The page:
Similarly, in the silver-coated endotracheal tube study4 the difference in pneumonia rate was marginally significant in the intention-to-treat analysis, and the exclusion of pneumonia episodes due to coagulase-negative staphylococci and enterococci, which usually do not cause pneumonia, might importantly change the results. Finally, exogenous pneumonias, in which microorganisms are introduced directly into the lower airways due to poor hygiene, bypassing the oropharynx, is an inherent limitation in the use of silver-coated tubes and subglottic suctioning devices.

Due to the absence of any significant survival benefit from the use of subglottic drainage and silver-coated tubes, we continue to prevent pneumonia in ventilated patients with SDD, which is associated with a significant 8% reduction in mortality.

Financial/nonfinancial disclosures: The authors have reported to the ACCP that no significant conflicts of interest exist with any companies/organizations whose products or services may be discussed in this article.

Craven DE. Preventing ventilator associated pneumonia in adults: sowing seeds of change. Chest. 2006;130:251-260. [PubMed] [CrossRef]
 
Craven DE, Hjalmarson K. Prophylaxis of ventilator associated pneumonia: changing culture and strategies to trump disease. Chest. 2008;134:898-900. [PubMed]
 
Bouza E, Perez MJ, Munoz P, et al. Continuous aspiration of subglottic secretions in the prevention of ventilator associated pneumonia in the postoperative period of major heart surgery. Chest. 2008;134:938-946. [PubMed]
 
Kollef MH, Bekele A, Anzueto A, et al. Silver coated endotracheal tubes and incidence of ventilator-associated pneumonia: the NASCENT randomized trial. JAMA. 2008;300:805-813. [PubMed]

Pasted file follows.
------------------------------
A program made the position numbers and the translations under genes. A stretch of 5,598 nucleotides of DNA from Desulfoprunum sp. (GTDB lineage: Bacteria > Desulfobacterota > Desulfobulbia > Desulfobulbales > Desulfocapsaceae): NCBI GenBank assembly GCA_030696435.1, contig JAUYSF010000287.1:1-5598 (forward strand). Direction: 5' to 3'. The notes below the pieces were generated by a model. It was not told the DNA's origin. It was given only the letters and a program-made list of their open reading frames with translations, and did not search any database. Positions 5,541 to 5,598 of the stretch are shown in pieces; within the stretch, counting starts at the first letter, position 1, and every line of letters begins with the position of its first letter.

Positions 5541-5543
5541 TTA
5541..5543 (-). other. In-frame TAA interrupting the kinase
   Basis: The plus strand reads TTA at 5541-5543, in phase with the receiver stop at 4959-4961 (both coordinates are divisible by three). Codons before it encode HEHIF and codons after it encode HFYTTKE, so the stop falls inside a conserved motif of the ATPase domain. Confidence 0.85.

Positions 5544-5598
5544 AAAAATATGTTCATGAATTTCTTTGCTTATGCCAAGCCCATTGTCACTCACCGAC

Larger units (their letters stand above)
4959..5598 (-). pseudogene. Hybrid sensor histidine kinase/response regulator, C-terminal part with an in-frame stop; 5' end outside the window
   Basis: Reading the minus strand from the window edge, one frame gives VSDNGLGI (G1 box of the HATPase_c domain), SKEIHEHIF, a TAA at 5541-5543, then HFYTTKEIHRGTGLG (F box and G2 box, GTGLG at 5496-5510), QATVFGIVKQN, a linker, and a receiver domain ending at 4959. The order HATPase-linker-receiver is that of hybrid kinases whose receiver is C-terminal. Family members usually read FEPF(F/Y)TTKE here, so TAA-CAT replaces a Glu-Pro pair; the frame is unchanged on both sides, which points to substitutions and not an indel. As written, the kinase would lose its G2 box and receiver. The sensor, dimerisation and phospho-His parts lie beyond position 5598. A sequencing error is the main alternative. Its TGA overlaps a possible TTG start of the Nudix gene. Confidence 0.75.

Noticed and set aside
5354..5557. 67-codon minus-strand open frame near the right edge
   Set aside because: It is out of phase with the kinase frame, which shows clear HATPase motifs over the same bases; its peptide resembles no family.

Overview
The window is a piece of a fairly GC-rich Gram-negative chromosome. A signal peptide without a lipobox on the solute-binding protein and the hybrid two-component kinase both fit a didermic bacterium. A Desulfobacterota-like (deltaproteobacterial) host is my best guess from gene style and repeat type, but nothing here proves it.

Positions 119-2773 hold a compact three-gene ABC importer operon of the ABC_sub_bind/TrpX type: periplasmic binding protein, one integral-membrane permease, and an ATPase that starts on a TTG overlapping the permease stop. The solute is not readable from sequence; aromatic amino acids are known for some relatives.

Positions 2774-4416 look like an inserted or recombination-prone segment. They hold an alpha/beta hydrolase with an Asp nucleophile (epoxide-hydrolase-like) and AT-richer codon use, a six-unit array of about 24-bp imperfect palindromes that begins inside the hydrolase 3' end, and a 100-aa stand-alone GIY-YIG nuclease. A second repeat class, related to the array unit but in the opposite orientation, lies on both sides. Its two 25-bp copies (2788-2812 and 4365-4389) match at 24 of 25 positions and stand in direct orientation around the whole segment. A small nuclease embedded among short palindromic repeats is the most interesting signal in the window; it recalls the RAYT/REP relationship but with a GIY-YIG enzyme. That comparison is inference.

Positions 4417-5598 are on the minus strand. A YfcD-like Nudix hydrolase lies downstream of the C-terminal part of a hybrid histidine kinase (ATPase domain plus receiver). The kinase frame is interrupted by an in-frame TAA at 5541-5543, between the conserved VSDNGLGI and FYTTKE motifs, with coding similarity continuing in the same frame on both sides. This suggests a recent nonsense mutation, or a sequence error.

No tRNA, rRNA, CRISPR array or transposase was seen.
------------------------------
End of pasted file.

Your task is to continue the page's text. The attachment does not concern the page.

van Saene HKF, Taylor N, Damjanovic V, et al. Microbial gut overgrowth guarantees increased spontaneous mutation leading to polyclonality and antibiotic resistance in the critically ill. Curr Drug Targets. 2008;9:419-421. [PubMed]
 

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References

Craven DE. Preventing ventilator associated pneumonia in adults: sowing seeds of change. Chest. 2006;130:251-260. [PubMed] [CrossRef]
 
Craven DE, Hjalmarson K. Prophylaxis of ventilator associated pneumonia: changing culture and strategies to trump disease. Chest. 2008;134:898-900. [PubMed]
 
Bouza E, Perez MJ, Munoz P, et al. Continuous aspiration of subglottic secretions in the prevention of ventilator associated pneumonia in the postoperative period of major heart surgery. Chest. 2008;134:938-946. [PubMed]
 
Kollef MH, Bekele A, Anzueto A, et al. Silver coated endotracheal tubes and incidence of ventilator-associated pneumonia: the NASCENT randomized trial. JAMA. 2008;300:805-813. [PubMed]
 
van Saene HKF, Taylor N, Damjanovic V, et al. Microbial gut overgrowth guarantees increased spontaneous mutation leading to polyclonality and antibiotic resistance in the critically ill. Curr Drug Targets. 2008;9:419-421. [PubMed]